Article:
Keeping up

It used to be that you could keep abreast with the news by reading the Sunday morning newspapers, or at least that’s how it seemed. Now I find that I scan several hundred RSS feeds to track all the news I care about. The birth of the Blogosphere is a mixed blessing to anyone with a life. You have to fit your surfing and professional development in around everything else. According to Google’s analysis of my reading patterns, I seem to be doing most of that after dark:

It’s an unhealthy pattern, which I picked up in university – I feel guilty if I’m not doing something useful. After I left university I tried to shed the habit, but I never seem to have done it successfully for very long. I have to force myself to sit in front of the box. Last century anthropologists remarked about how driven we all seem in comparison to the leisurely lifestyle of indigenous peoples. We’ll, I wonder what they would make of a pattern like this? People feel that in order to keep up they must give up on sleep. There doesn’t seem to be much room for plain old fun in this pattern eh? In Readify, they classify people in this category as night-programmers – and they regard them a more recruitable for obvious reasons. I can’t help think it’s a euphemism for hopeless workaholics. Not that I mind that much – I get more of a sense of achievement from an evening programming than I do from a night in front of the TV, but I still wonder.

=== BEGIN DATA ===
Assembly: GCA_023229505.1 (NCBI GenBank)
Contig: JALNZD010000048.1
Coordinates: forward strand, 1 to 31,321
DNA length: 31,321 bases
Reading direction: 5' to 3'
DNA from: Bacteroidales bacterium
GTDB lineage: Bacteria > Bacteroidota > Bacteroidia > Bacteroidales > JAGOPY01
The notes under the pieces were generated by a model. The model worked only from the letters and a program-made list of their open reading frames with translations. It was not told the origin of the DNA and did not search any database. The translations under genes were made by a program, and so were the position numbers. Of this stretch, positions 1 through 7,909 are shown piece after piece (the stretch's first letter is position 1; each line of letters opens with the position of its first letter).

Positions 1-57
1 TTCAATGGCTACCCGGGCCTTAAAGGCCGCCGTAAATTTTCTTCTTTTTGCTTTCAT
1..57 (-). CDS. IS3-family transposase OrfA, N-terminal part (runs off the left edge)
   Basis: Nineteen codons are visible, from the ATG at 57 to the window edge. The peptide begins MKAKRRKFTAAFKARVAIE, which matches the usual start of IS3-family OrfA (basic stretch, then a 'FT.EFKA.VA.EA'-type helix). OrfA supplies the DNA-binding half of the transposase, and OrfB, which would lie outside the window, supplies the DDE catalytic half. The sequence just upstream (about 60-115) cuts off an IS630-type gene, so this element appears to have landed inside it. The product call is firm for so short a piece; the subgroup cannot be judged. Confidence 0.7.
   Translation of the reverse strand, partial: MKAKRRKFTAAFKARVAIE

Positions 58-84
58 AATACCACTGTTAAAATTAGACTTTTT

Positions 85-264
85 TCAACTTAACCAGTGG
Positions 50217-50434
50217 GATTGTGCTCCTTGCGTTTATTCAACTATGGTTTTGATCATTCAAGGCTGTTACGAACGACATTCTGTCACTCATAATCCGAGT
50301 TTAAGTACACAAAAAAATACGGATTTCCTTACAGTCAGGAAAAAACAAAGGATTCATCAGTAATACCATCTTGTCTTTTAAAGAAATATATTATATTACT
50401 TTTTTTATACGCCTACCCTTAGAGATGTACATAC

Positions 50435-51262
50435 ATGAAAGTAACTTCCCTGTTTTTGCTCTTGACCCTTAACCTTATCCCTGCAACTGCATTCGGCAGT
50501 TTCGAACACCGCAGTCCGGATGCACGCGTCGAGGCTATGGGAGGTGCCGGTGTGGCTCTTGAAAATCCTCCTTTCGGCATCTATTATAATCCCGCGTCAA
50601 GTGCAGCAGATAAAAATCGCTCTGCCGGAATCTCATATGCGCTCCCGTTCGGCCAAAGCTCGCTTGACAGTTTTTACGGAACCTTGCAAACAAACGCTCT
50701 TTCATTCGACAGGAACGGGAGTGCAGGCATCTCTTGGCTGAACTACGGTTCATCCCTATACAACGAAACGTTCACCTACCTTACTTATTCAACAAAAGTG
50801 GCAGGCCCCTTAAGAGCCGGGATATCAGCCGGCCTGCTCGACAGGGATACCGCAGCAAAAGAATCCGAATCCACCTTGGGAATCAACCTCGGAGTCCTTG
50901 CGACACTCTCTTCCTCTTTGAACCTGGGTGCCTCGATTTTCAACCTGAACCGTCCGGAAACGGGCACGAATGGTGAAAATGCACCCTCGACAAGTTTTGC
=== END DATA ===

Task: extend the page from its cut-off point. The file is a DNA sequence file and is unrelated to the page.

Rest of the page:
I gotta do something about this. Something’s gotta give – but what?


3 thoughts on “Keeping up

  1. I have recently gone through a transmogrification process, following increased work pressures, and reading into the area of ‘success’.

    Success is a slippery thing – it’s different for everyone, and isn’t as simple and most superficially believe. Having lots of money would not make most any more successful, for instance – as most consider success to be only judged by others.

    But in truth, money is just a convenient excuse for not doing what you want to do. Neither Ralph Fiennes or Ellen McArthur are millionaires, and arguably, the fortunes of Bill Gates and Steve Jobs are just side-effects of their internal passion for business and technology.

    Once I had defined my personmal idea of success – primarily quality time with my family, things became easy to decide – based on their positive/negative impact on that yardstick.

    My stress levels have now gone right down, but more importantly, they only ‘spike’ up during working hours. When I leave work, I leave the issues behind, – at least until the next morning. This is compulsory, or it would impact my quality time.

    I still browse and code until the early hours, but it’s now an optional addiction, rather than what defines me as a person.

    I’m still working on my other key success ideal – perpetual financial stability, but the challenge is to achieve it without sacrificing my more important goals.

  2. Agree. You can see that the only time I never read my news articles is the time between when I get home and when the kids finally settle down… by which time Kerry and I are normally so knackered we need to lie down!

  3. Hahaha…so it’s not just me! I find that i can’t sleep before midnight anymore – oh well, while I’m up I might as well catch up on some reading.

    Eventually i’ll be completely nocturnal. 😉

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